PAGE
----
New Perler bead art! (Pokemon, Splatoon, and Legend of Zelda)

Happy New Year, everyone! It’s been a while since my last post, and I was hoping to have one final book discussion before 2016 was over. I read through the ttyl series (or Internet Girls series, as it’s apparently been called) last month, but it took longer than I thought it would. I just finished the final book the other day and I’m hoping to have a post about it before the week is over.

However, I’ve also made some new Perler art in the past month that I wanted to share! The first three were made as Christmas gifts for friends, so let’s take a look!


The first one I made last month was the Pokemon Espeon, who was first introduced in Pokemon Gold/Silver. It was one of the new Eevee evolutions, and a counterpart to Umbreon, Eevee’s other new evolution. While Umbreon was one of the new dark types and represented the moon, Espeon here was a psychic type and represented the sun. The friend I made this for loves Espeon, so I looked through sprites of it from different games and chose one I thought she would like. This particular one is from Pokemon Diamond/Pearl, and I chose it because it looks like a meowing cat, which my friend is also a huge fan of.


The next Perler project I did was another Pokemon one. Here I made Vileplume and Oddish attached to each other. The friend I made this for loves Vileplume and used one in her party when we played through Pokemon Red/Blue together last year, so making this particular project held double the meaning for me. I made an Oddish with it because I had an idea to make a mommy and baby Pokemon together and wanted to see how it came out. I was originally going to have Oddish on top of Vileplume’s head, like it was riding on the petals, but I thought it wasn’t going to look good so I ended up putting Oddish slightly in front of Vileplume instead.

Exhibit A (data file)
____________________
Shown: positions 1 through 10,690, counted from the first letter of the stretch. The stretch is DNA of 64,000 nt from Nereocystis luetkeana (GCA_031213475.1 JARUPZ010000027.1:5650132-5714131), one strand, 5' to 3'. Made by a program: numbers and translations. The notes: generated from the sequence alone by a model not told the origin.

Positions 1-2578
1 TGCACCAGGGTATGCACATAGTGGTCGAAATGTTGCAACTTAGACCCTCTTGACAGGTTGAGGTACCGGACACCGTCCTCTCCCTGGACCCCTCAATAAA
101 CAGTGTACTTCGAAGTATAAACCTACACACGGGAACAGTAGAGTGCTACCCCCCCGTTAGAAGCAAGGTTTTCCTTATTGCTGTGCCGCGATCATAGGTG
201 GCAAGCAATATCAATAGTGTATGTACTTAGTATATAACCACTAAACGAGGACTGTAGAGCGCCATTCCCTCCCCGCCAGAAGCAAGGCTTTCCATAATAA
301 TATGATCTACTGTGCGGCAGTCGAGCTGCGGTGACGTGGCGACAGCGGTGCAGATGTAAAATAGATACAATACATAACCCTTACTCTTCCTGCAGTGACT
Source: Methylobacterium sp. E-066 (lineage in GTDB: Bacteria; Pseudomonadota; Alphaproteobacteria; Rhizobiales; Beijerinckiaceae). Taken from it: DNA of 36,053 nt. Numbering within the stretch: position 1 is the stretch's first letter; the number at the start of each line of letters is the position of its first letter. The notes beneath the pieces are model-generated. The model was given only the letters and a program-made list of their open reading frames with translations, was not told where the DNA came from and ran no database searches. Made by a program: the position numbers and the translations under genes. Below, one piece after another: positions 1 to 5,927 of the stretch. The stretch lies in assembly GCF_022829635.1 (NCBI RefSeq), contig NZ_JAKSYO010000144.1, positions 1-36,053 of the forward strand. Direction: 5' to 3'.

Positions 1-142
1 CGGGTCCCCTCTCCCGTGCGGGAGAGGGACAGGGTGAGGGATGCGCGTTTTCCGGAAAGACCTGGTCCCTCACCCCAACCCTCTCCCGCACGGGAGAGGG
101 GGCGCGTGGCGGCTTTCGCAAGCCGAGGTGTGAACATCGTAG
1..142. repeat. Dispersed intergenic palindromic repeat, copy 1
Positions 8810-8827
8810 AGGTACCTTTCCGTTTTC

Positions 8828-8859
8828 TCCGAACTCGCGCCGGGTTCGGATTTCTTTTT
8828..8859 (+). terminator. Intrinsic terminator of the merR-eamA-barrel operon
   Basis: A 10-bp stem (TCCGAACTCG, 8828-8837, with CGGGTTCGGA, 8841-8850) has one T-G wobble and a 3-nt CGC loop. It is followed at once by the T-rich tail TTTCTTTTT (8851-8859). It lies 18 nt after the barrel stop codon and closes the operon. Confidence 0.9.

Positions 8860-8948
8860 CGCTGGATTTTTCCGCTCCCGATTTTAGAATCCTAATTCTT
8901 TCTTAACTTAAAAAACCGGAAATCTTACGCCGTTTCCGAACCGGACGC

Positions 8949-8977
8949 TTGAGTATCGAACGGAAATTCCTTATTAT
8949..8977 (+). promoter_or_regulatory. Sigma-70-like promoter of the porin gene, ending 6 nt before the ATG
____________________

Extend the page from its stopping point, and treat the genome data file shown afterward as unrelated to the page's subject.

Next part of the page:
These particular sprites came from Pokemon Silver. An interesting thing about the entire Oddish family in the earlier games is that although their artwork depicts them as having grayish-blue body tones, some of their sprites depict them as all black. These sprites did something interesting and kept hints of the blue in the otherwise black bodies, and I thought they looked really stylized and pretty badass. I knew my friend would appreciate something like that, so I chose these sprites to go with.


My next project is the squid mascot from Splatoon, a team-based game for Wii U. I finally purchased one last year, my first new video game console in eight years. One of the games I’ve really enjoyed is Splatoon. You’re paired up with other players to form teams of four, and your goal is to cover the most ground with a paint-like ink. You play as Inklings, characters that look mostly human with the exception of their hair, which are squid tentacles formed to look like hairstyles. However, you can turn into a squid at anytime, which is mostly used to travel quickly through ink you’ve splattered on the ground.

One of my friends and I have been playing Splatoon online together once every week or so lately, and I thought he would appreciate a Perler piece from that game. Since it’s an HD console game, however, there are no sprites to use, so I took an image of the mascot squid and put a grid over it like I’ve done a few times before. I think it came out rather nice, although I think the spots on the bottom came out a little too blocky.


Finally, I made some smaller Perler art for myself. These are some characters from The Legend of Zelda: Link’s Awakening for the Game Boy. Link’s Awakening is a game I haven’t played through entirely since I was a kid, despite being a big Zelda fan. There was no real reason why, either; for the past few years especially, I’ve always said I should replay it soon but for whatever reason I never did. Three or four years ago, I started a new file but stopped halfway through, again, for no real reason.